The hoe is essential for weeding and creating furrows for seeds.


Heavy-Duty Construction.
With its robust metal head, the mattock can easily break up rocky soil.


The hoe's design allows for easy use over extended periods without much fatigue.


Versatile in Landscaping.
Landscapers use mattocks to clear land and prepare new garden beds.


Light and Sharp.
The hoe's sharp blade makes it perfect for cutting through soil and roots.


Ideal for Rough Terrains.
The mattock is indispensable for working in areas with dense soil or clay.


Precision Work.
Gardeners use hoes for precise tasks like hilling plants and harvesting root vegetables.


Requires Strength to Use.
Using a mattock requires physical strength to swing and break ground.


Garden Maintenance.
Regular use of a hoe in the garden helps keep weeds under control and soil aerated.


A mattock is a hand tool used for digging, prying, and chopping. Similar to the pickaxe, it has a long handle and a stout head which combines either a vertical axe blade with a horizontal adze (cutter mattock), or a pick and an adze (pick mattock).


A tool with a flat blade attached approximately at a right angle to a long handle, used for weeding, cultivating, and gardening.


A digging tool with a flat blade set at right angles to the handle.


To weed, cultivate, or dig up with a hoe.


An agricultural tool whose blades are at right angles to the body, similar to a pickaxe.


To work with a hoe.


To cut or dig with a mattock.


An agricultural tool consisting of a long handle with a flat blade fixed perpendicular to it at the end, used for digging rows.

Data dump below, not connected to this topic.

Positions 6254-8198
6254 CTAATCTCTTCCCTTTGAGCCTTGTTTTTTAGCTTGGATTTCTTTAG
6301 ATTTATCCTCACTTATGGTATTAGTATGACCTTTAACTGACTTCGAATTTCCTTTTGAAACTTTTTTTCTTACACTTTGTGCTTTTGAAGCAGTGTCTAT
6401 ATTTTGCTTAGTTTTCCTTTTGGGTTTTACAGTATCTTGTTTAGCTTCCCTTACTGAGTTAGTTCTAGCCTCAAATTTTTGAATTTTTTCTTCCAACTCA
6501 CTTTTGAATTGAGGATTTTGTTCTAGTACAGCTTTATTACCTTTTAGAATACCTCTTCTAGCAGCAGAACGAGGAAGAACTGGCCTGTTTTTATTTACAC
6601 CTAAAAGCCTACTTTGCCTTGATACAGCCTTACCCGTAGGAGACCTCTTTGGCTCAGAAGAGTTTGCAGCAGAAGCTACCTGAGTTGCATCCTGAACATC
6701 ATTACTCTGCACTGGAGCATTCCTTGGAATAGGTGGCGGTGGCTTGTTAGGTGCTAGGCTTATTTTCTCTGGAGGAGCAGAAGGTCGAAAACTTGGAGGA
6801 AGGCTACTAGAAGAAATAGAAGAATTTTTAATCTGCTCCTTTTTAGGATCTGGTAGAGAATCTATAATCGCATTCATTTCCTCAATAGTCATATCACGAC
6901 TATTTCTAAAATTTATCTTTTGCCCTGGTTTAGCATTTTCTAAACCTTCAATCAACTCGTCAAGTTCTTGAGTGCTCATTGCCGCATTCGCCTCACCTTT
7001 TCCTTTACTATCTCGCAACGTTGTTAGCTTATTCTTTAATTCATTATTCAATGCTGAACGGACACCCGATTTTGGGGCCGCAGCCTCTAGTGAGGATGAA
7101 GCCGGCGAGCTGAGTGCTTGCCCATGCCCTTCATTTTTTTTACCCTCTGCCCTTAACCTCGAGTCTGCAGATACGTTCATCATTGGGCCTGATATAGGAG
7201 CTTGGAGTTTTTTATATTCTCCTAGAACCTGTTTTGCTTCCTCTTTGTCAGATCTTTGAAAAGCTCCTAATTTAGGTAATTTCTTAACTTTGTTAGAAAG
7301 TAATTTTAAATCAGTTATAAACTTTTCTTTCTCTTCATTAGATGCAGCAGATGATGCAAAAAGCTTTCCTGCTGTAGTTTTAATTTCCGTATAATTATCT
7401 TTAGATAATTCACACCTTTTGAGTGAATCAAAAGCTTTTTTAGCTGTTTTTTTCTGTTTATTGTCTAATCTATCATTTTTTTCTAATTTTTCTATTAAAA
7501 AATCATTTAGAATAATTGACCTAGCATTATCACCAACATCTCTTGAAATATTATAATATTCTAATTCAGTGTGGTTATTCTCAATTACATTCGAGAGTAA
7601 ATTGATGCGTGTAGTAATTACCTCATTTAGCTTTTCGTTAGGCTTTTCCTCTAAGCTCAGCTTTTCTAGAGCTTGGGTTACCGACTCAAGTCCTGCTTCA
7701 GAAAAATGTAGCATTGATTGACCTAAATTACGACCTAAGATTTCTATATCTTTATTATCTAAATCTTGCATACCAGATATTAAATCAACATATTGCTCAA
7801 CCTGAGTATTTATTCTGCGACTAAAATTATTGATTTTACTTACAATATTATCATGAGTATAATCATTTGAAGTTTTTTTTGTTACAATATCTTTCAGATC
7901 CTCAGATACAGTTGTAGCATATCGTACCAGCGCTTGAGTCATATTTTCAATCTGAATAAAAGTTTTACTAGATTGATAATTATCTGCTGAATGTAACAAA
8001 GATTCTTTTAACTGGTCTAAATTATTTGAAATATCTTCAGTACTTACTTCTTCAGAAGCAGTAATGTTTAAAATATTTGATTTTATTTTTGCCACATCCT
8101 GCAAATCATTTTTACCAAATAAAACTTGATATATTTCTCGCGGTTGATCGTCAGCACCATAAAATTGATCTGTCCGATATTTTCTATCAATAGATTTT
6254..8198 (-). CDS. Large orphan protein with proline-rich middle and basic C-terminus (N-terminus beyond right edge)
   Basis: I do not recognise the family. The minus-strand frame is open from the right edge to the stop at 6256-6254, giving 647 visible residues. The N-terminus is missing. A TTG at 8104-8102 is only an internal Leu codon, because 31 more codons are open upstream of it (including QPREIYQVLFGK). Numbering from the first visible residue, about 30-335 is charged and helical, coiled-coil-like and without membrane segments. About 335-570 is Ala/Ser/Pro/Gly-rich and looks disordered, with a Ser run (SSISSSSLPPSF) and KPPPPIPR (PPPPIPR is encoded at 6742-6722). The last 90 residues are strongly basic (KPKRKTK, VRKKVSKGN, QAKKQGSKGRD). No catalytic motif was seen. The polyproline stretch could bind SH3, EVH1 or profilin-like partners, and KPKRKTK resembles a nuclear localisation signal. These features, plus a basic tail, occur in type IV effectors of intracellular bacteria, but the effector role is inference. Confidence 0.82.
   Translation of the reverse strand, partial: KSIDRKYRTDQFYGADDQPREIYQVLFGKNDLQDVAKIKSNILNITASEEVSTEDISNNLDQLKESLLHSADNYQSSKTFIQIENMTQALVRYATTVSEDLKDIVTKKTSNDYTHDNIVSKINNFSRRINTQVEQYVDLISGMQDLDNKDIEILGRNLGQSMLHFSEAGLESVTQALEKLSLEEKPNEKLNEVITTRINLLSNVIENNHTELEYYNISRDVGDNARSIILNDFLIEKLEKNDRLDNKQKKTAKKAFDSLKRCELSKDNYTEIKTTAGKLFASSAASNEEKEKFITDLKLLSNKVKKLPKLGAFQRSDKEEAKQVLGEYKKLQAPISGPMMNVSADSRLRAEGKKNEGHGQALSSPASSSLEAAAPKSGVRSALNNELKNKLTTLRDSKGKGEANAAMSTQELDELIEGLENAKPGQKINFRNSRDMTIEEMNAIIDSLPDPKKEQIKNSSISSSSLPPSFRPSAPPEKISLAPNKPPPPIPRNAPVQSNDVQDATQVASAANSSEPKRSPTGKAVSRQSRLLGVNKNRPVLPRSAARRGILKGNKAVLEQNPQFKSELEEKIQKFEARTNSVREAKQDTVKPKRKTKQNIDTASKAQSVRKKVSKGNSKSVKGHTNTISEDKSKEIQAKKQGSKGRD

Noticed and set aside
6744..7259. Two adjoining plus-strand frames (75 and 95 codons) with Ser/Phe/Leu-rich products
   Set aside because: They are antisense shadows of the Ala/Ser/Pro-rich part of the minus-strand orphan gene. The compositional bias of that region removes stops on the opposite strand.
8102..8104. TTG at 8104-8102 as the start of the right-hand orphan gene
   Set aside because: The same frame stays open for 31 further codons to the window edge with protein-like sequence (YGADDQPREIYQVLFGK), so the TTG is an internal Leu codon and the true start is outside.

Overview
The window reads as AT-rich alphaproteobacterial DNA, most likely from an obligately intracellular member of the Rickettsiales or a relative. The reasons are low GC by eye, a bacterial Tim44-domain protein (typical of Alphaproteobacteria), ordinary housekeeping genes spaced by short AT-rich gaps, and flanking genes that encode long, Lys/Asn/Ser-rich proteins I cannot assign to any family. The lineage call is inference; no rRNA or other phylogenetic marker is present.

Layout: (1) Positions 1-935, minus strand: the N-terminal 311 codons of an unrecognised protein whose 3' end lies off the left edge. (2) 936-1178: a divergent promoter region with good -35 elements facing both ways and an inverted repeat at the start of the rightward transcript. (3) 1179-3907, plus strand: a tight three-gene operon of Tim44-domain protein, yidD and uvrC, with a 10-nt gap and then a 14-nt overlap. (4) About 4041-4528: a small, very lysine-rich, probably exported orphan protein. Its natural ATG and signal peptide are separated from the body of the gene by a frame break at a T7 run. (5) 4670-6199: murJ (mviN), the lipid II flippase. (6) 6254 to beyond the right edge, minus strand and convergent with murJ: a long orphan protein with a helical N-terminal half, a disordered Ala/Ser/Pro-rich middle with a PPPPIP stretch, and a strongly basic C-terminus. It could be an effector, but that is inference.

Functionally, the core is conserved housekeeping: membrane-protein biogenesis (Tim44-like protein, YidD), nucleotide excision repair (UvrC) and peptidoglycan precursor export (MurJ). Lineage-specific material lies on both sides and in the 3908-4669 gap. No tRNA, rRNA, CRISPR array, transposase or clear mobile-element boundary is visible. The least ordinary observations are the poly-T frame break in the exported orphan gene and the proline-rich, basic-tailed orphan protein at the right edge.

An implement for digging and grubbing. The head has two long steel blades, one like an adz and the other like a narrow ax or the point of a pickax.
'T is you must dig with mattock and with spade.


Alternative spelling of ho.


A kind of pick that is used for digging; has a flat baled set at right angles to the handle


A piece of land that juts out towards the sea; a promontory.


(ambitransitive) To cut, dig, scrape, turn, arrange, or clean, with this tool.
To hoe the earth in a garden
Every year, I hoe my garden for aeration.
I always take a shower after I hoe in my garden.


(transitive) To clear from weeds, or to loosen or arrange the earth about, with a hoe.
To hoe corn


Alternative spelling of ho.


A tool chiefly for digging up weeds, and arranging the earth about plants in fields and gardens. It is made of a flat blade of iron or steel having an eye or tang by which it is attached to a wooden handle at an acute angle.


The horned or piked dogfish. See Dogfish.


To cut, dig, scrape, turn, arrange, or clean, with a hoe; as, to hoe the earth in a garden; also, to clear from weeds, or to loosen or arrange the earth about, with a hoe; as, to hoe corn.


To use a hoe; to labor with a hoe.


A tool with a flat blade attached at right angles to a long handle


Dig with a hoe;
He is hoeing the flower beds

Common Curiosities

What is a mattock used for?